SUNSET STYLE (by Sunez) Book Preview Excerpt: 360 Degrees of Unoriginality RMX

SUNSET STYLE: The Next Element of Hip Hop
by Sunez
[Wall Art by Smo]

I can’t stand a fukn bitin’ ass nigga” – Raekwon w/Ghostface Killah – “Shark Niggas”  (1995)
“My man came over and said, ‘Yo, we thought we heard you/Joke’s on you/You heard a bitin’ ass crew”

– K-Solo w/EPMD – “Knick Knack Patty Wack” (1989)

Sugar on the hill and I boom bye bye every time.  They say my whole Art came to be when they let the Gang tell it when they sell it.  Sold it exactly as you told it, they rip rip rap but live it only when you give, give, give it.  I know what they know and they knowingly use what we sincerely understand. The real fake so I gotta play another rola sin lana.  When excavating their snare coffins, these niche niggas always come running out.  Indeed, they some kind of animals but not wildly ill like those out of the skyzoo but jackals scrambling packages repackaged in jacked sprinkles, so more that lack have more to run with.  With cleverly recieved information or even daring knowledge, they crack into untapped nigga markets that ain’t never seen shit like this!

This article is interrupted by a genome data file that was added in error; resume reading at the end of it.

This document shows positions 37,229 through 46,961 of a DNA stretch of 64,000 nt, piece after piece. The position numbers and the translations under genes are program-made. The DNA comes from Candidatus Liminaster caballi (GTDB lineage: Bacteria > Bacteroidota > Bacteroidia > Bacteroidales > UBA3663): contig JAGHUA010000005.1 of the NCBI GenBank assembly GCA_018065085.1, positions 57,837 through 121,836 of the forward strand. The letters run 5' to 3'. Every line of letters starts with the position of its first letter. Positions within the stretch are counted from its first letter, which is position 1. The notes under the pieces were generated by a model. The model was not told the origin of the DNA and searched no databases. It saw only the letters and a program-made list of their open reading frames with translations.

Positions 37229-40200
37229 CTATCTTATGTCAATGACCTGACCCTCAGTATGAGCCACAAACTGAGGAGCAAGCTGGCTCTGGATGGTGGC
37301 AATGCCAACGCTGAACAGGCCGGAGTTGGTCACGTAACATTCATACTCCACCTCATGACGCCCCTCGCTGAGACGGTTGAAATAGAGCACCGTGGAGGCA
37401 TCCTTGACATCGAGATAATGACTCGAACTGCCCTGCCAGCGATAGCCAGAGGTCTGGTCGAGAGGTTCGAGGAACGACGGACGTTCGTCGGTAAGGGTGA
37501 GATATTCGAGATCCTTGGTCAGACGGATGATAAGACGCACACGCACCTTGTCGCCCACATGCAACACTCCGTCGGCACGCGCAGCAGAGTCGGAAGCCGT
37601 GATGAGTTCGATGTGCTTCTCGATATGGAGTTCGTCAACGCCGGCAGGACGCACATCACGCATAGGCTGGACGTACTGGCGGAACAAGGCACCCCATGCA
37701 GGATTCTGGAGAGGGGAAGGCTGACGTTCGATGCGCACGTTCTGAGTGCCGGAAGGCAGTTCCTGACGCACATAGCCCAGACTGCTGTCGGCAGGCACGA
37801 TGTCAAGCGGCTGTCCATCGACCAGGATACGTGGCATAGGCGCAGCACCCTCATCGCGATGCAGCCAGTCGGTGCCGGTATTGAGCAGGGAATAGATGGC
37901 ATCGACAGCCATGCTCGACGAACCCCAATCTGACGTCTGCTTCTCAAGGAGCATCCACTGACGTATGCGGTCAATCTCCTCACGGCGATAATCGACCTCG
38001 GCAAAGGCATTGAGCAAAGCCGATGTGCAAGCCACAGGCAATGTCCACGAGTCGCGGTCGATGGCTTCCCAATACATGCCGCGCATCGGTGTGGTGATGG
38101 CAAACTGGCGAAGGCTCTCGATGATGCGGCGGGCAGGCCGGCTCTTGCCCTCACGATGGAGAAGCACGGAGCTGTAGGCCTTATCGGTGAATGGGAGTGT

They the brolic lions because they roar in muffled meadows.  They are a circle of unoriginality I have yet to fathom without disgust. They are learned men with the tools of sages that enter ciphers becoming the clever animals setting schools with wages.  The wrong reasons, the right times and the worse rhymes.  Worth a quarter of a snitch’s dime, selling a relevant sincerity, their highest crime.  Cliche the capsules and swallow the pharmaceuticals and all that is Real is just a placebo we imagine when the club is too hot.

I work to tame them all with the blue tool, a script so profound it tells you the heart of a man you’ve never met, the virtue from one who never counts his deeds.  Yet this story is about the ciphers of them with bleeding hearts who cut themselves in pieces for the consumption of others.  From the contradiction enhanced environment, grasps for success now hypocritize the war.  They ruin the elements with tinctures of accommodations seeming to make money grow like grass.  Still I I be kickin the real while they be losin the race tryin to chase mass appeal…from before that pub date of may 1 of 99 til…

“At 10 you’re fucked..”
– KRS-One of Boogie Down Productions – “Ya’ Slippin” (1988)